In many of these cases, the FBI is visiting each individual and informing them that they are on a kill list, and although the FBI doesn’t think the threat is material, the individual should be vigilant.

Vigilant for life.

These lists cannot be “recalled”. The lists will be on the internet forever. And since this terror will seemingly go on for generations, the named individuals are on it for their entire lives.

My question is: what would your reaction be if you were told you were on an iSIS kill list? Would you want to know? What would you do?

S1:E4, Clint Sharp

Welcome to Season 1, Episode 4 of TBC: The Podcast.

First off, I want to thank everyone for all of the feedback. Don’t forget to rate the show on iTunes, and let us know WHO or WHAT you want to hear.

In this episode, we talk with Clint Sharp in his cool home in beautiful Montclair, Oakland, California. I have known Clint for about 20 years, both as a colleague and friend.

Clint is Director of Product Management, Big Data & Operational Intelligence at Splunk, a San Francisco-based big data analysis company.

Clint is an intensely curious autodidact, accomplished in whatever suits his interests. Genuinely one of the most intelligent people I know.
We spend talking about big data, product management, Splunk of course, and a LOT of movies.

Be sure and rate us on iTunes!

Clint Sharp’s stuff is here

A shot of Oakland

Eucalyptus trees and fire hazard
SNL The Californians
Santa Barbara

Comcast and Splunk: “Capturing Actionable Insights to Improve User Experience” 

House of Lies (TV Show on Showtime starring Don Cheadle and Kristen Bell); House of Lies (book by Martin Kihn)

Onion Talks

Peter Principle

Movies:
The Jerk
Southpark the Movie
The Big Lebowski
The Royal Tennebaums
Grand Budapest Hotel
Moonrise Kingdom
A Mighty Wind
Waiting for Guffman
For Your Consideration
The Bourne movies
Team America
Reservoir Dogs
Pulp Fiction
Django Unchained
Sleepers
The Usual Suspects
Se7en
Silence of the Lambs
Hannibal

Books
The Expanse series by James S. A. Corey (books) and TV show
Margaret Atwood, The Year of the Flood
Station 11, by Emily St. John Mandel
The Martian
The Art of the Deal

Mar-a-Lago (I called it Mar-a-Gold in the podcast – sorry Donald)

Travel
Ritz-Carlton
Four Seasons
Casa Marina and Waldorf Astoria Resorts
Gulf Coast of Florida
Cayman Islands
St. Lucia
Antigua
Davos, Croatia

pictures of bay from Montclair

Thanks to Kirkham Systems for sponsoring this podcast.

SolarCity Buyout and Tesla Shareholder’s Meeting Notes

It’s been a couple of weeks since the Tesla Annual Shareholder Meeting (here is a video recording). Elon Musk was particularly passionate during this meeting.

He. Would. Not. Stop. Talking.

Not that this was a bad thing. Anytime you can hear 3+ hours of Elon Musk speaking, thats a good thing. Just as last year, it was a fairly low-key event, but this time he really wanted to spend time on the history of the company and celebrate the people that had been there from the beginning. Nice.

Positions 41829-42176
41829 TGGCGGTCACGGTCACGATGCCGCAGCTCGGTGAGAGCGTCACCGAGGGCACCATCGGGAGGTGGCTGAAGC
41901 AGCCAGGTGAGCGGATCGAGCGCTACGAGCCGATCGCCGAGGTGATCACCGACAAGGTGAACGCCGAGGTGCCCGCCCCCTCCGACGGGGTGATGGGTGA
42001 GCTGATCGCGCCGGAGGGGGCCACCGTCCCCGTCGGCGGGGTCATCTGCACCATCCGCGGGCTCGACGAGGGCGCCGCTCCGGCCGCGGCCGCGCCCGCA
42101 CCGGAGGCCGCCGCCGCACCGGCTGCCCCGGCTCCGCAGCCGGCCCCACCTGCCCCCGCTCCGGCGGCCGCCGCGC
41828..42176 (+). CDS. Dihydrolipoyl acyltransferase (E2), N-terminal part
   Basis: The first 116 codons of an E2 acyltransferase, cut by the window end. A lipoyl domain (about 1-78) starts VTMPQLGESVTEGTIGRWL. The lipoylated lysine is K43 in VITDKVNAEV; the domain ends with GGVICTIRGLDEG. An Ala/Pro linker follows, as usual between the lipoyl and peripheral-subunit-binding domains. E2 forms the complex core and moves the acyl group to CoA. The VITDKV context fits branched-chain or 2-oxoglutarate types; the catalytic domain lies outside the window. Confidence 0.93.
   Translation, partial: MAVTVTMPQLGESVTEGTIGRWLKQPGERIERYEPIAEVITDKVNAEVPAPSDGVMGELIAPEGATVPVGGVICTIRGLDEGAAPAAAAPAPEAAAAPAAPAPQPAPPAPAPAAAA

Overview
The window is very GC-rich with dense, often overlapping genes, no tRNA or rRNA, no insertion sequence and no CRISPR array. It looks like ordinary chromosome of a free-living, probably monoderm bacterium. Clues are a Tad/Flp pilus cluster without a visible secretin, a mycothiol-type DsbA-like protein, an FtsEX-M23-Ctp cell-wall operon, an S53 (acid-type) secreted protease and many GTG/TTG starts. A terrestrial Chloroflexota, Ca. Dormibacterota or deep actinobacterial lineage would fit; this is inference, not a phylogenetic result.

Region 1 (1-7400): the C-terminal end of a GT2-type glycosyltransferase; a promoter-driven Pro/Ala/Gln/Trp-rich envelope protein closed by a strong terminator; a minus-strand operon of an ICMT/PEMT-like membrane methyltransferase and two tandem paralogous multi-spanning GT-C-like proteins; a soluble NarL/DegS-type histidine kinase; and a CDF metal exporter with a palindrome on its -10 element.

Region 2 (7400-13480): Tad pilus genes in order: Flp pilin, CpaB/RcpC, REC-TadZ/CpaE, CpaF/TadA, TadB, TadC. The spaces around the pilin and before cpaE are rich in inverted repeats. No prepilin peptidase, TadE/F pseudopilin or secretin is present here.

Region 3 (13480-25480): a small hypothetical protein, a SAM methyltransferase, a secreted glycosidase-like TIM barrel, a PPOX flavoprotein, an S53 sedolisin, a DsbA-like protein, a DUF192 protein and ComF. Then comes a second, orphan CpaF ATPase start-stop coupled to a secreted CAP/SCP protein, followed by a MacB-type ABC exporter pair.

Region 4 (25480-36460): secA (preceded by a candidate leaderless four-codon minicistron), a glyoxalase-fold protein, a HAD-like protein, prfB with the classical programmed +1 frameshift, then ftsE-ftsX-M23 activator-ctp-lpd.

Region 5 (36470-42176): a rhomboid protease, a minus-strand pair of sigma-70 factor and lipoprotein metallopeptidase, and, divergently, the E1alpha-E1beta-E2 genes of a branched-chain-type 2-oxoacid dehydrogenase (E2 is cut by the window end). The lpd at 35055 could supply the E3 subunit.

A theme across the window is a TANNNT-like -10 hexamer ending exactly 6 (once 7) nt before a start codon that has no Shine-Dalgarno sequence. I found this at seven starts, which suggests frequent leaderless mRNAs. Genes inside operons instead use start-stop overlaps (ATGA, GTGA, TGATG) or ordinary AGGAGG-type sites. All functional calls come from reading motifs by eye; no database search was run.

I’ve been thinking about a few things that he brought up during the meeting.

The Days of the Tesla Roadster

Tesla-Roadster-SportI found it fascinating that as they began designing and building the Lotus Elise-based Roadster, limitations kept popping up because the car was not purpose-built to be an EV, and by the time they ended shipping the Roadsters, only about 7 or 8% of the Roadster was original Elise parts. Even the battery and power that they licensed to use in it had to be re-invented. That is a serious commitment to getting the first car right, and as he said, “people don’t want a horseless carriage, they want a car”.

Concentration on Engineering the Machines that Build the Machines

tesla-manufacturingThis is something that Elon mentioned a few times. Tesla is concentrating heavily on building the machines that build the machines. He believes that far too much engineering time is spent on engineering the cars rather than the machines that build the cars, and that by re-prioritzing the effort onto the robotics and other production machines, not only will Tesla meet it’s production requirements, but it will result in better and even cheaper cars. Elon believes that this is true for most if not all products, and that production volume, quality, etc can be increased by a factor of 10, or perhaps even 100, and that it is a great untapped productivity boost for the world.

To me, he is talking about another industrial revolution, at least as impactful as Henry Ford’s manufacturing of the Model T. With all of the technology that has been created in the past couple of decades, he is proposing that we re-think manufacturing. It’s a fascinating vision.

On Safety and Lithium-Ion Battery’s Perceived Fire Problems

tesla-burn-featAs it seems with everything Tesla, the media has a tendency to blow things out of proportion. There have been incredibly few fires in Tesla’s – indeed much less than traditional internal combustion engine-powered cars – but it is still a topic Tesla takes seriously. Elon made note of the fact that “thermal runaway is much slower than gasoline”, and Tesla even has safety guides for First Responders. This is important and thoughtful.

Importance of Energy Storage and the SolarCity Deal